Persons with diabetes who develop an infection are at a 55-fold greater risk for hospitalization, and an alarming 154-fold greater risk for amputation.
These are some of the startling figures emanating from the first population-based study on diabetic foot infection. Researchers from Texas A&M University, Rosalind Franklin University of Medicine and Science, and the University of Washington collected data on nearly 1,700 patients over a two-year period.
"The results strongly suggested that foot infections are common and complex. They are also costly in terms of morbidity," noted Dr. Lawrence A. Lavery of Texas A&M, the lead author on the study.
The study also found that nearly 9 in 10 amputations performed are instigated by an infection. "This was perhaps the most interesting figure in the study," noted David G. Armstrong, DPM, PhD, Professor of Surgery and Director of Scholl's Center for Lower Extremity Ambulatory Research at Rosalind Franklin University and one of the study's principal investigators.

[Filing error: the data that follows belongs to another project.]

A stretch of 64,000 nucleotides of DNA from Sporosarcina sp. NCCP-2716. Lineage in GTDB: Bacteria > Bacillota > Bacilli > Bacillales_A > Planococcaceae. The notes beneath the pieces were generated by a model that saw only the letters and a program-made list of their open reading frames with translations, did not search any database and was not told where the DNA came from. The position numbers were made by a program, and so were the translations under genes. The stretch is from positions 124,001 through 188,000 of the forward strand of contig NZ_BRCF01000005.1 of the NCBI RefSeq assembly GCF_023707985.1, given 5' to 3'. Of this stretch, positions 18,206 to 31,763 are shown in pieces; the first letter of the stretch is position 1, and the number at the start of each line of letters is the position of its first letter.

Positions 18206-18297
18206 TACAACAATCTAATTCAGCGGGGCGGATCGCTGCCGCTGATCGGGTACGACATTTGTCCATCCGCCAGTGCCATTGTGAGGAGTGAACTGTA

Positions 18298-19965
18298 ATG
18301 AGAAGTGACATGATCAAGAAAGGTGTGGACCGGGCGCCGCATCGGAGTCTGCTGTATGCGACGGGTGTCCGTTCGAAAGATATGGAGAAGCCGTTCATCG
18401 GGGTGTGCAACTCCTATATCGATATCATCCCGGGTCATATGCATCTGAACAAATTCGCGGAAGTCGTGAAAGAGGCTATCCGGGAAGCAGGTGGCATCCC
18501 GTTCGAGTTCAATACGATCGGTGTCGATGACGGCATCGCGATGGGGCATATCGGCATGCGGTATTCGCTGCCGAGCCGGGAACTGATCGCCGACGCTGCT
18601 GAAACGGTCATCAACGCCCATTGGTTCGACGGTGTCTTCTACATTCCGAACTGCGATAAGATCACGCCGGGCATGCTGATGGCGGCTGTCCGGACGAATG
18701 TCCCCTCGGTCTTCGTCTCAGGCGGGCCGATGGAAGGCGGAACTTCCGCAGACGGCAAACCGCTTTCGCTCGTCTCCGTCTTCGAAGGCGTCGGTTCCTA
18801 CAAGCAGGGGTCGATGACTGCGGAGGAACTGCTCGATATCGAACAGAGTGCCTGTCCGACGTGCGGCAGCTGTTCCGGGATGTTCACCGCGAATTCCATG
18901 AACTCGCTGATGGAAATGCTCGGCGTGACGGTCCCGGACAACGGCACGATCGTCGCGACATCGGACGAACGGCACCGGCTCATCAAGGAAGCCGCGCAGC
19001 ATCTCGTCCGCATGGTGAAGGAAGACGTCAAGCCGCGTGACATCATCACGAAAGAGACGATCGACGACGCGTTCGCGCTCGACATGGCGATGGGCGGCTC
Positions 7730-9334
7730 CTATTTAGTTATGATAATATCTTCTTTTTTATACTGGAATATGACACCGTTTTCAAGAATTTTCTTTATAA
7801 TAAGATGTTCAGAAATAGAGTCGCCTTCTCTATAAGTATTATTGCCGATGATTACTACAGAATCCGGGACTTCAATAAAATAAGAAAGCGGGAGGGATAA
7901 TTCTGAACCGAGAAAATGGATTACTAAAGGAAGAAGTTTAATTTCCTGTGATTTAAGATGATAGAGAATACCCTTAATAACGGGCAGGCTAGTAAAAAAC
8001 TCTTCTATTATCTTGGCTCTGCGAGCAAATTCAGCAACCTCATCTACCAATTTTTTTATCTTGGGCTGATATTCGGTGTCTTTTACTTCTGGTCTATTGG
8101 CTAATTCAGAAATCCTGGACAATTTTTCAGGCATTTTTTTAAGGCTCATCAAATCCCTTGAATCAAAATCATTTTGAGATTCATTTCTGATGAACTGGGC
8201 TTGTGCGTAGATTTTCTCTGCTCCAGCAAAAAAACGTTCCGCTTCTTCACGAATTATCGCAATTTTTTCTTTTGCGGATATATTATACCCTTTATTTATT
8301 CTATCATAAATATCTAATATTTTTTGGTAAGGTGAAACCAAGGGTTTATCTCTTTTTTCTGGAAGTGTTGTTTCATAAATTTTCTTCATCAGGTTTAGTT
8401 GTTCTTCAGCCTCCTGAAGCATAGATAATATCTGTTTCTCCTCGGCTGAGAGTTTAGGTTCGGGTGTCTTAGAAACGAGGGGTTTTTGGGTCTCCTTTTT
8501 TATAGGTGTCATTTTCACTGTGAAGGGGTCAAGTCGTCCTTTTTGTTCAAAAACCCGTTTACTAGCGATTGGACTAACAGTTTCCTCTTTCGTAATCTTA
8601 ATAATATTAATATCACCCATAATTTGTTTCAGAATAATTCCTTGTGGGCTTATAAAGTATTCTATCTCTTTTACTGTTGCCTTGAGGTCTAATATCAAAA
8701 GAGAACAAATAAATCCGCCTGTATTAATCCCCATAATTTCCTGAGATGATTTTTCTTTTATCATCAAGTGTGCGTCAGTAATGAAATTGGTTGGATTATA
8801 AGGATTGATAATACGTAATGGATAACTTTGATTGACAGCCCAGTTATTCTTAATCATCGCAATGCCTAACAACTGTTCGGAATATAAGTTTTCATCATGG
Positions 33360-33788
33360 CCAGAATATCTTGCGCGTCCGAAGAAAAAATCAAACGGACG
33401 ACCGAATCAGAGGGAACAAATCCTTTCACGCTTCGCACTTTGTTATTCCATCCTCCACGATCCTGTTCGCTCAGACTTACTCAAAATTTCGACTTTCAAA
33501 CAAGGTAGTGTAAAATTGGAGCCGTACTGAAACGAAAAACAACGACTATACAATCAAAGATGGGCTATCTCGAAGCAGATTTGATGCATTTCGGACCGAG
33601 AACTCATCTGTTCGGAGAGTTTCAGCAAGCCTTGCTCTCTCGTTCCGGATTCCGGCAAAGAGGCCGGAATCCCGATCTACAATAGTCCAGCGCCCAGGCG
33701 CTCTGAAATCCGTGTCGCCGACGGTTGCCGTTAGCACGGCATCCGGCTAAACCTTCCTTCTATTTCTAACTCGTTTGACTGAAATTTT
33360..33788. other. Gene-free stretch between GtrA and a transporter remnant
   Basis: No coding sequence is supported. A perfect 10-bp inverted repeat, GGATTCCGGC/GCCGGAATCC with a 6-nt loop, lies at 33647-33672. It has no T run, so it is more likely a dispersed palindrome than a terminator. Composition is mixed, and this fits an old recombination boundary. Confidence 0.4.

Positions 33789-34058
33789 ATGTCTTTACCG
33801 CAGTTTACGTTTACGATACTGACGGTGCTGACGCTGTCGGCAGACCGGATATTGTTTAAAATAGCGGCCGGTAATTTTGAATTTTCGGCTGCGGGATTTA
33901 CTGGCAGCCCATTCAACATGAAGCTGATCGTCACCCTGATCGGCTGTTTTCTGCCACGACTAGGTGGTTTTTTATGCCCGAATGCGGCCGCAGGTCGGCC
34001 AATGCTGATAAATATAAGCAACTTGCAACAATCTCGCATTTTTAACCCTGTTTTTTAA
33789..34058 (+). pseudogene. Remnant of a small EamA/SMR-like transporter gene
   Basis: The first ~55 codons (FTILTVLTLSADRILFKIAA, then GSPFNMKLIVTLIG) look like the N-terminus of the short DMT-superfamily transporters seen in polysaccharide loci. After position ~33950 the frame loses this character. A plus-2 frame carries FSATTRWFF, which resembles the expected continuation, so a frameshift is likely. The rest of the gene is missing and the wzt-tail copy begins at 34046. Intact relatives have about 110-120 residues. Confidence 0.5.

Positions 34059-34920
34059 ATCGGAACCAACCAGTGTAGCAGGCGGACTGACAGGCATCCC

"It is infection that is the spark that led to nearly all amputations in this study," said Armstrong. "Poor circulation, while critically important, did not necessarily cause amputation. It determined the level of amputation. This subtlety makes a significant difference when designing strategies for prevention."
The study is published in the June issue of the journal Diabetes Care.